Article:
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Small Modular Reactor Technology

We have a vision for the development of small modular reactors (SMR).

Much more than simply electricity generation, SMRs can be part of diverse energy system which includes district heating, co-generation, energy storage, desalination, and hydrogen production among others. These traits are particularly attractive to remote off-grid applications in northern communities or industrial sites, such as mines, where consistent, reliable and low carbon, clean energy and heat is needed.

Our Vision

First, we will serve the world as a global hub for SMR research and technology. The second part of our vision for the program is to have a demonstration unit built on a CNL site before 2030.

Canada has a proud track record in the design, construction, licence and operation of small reactors. In Whiteshell, we have had the WR-1, an organically cooled research reactor, as well as a SLOWPOKE reactor, another AECL design successfully deployed in universities and research institutions across the globe. In Chalk River, we can point to the ZEEP, NRX, NRU, PTR, and ZED-2 reactors as examples of success in first-of-a-kind deployment.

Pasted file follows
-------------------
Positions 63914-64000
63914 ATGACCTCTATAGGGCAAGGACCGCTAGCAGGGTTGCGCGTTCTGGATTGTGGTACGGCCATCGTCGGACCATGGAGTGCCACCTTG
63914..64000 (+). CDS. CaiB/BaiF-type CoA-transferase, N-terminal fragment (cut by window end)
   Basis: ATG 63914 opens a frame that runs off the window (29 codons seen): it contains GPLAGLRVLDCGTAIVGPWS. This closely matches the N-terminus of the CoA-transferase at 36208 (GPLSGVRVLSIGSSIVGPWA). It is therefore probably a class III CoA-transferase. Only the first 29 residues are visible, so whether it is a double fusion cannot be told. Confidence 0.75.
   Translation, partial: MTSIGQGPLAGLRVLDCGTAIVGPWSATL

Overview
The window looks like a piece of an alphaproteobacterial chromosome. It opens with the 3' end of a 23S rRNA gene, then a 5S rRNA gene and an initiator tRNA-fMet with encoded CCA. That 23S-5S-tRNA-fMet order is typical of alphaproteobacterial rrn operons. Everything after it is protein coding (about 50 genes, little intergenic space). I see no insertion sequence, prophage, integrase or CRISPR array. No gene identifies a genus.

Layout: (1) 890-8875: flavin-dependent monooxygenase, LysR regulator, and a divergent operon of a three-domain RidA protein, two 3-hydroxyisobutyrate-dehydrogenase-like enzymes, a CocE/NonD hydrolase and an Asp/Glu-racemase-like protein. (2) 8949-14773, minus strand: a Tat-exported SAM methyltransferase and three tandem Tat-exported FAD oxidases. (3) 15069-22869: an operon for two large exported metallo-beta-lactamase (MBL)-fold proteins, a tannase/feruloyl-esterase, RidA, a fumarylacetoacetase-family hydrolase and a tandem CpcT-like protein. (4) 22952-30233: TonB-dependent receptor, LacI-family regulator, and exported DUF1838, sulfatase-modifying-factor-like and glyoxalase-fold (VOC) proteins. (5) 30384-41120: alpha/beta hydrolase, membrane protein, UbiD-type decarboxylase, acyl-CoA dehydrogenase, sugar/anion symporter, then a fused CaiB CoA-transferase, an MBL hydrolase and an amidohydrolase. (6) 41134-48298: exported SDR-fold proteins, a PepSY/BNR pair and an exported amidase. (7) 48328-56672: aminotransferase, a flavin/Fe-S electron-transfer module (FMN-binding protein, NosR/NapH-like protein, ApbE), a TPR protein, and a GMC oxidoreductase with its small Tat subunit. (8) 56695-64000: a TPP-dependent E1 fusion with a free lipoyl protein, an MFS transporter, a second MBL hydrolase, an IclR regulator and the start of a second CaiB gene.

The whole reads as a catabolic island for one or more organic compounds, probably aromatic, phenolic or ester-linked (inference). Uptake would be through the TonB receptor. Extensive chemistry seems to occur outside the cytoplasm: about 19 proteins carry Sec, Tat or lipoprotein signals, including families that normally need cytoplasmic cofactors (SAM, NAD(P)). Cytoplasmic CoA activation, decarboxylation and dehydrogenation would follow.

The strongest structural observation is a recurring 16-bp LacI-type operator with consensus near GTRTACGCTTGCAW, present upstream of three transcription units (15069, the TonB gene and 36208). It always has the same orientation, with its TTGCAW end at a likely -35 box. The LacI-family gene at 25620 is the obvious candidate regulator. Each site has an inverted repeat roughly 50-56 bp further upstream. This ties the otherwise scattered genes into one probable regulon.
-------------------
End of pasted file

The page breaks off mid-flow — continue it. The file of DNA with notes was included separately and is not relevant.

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What is meant by Small Modular Reactor?


For our planning purposes, CNL considers SMRs to produce as little as several hundred kilowatts of electrical output to a maximum of 300 MW. For context, a conventional power reactor is roughly 800 MW electrical.


This refers to both the construction style (meaning produced in modules in a factory) and in how an operator may choose to sequence the reactors. In some cases, an operator may wish to install several sequentially, adding or removing as the need for power changes. Modular construction provides potential benefits in the transport, installation and decommissioning.


Again, designs vary but these are all based on nuclear technology. That said, SMRs introduce new fuels, new materials and new designs with the goal of creating safer, more cost effective and more efficient reactors than in the past.
  • Jeff Griffin

    "We continue to believe that SMRs represent the future of clean energy here in Canada, and the CNRI program is moving us closer towards this vision.”

    - Jeff Griffin, Vice-President, Science & Technology

Why Canada?

Canada has one of the world’s most promising domestic markets for SMRs. Conservative estimates place the potential value for SMRs in Canada at $5.3B between 2025 and 2040. Globally, the SMR market is much bigger, with a conservative estimated value of $150B between 2025 and 2040. This represents a large potential export market for Canada, which has already exported nuclear reactor technology to six other countries.

Canada has a window of opportunity to lead as it has all the necessary elements – a strong international brand, flexible and performance based regulator, world class nuclear laboratories and demonstration sites, a mature supply chain and domestic uranium mining industry, extensive nuclear operating experience, and strong science and technology in related areas (materials science, medicine, irradiation/sterilization, food safety).

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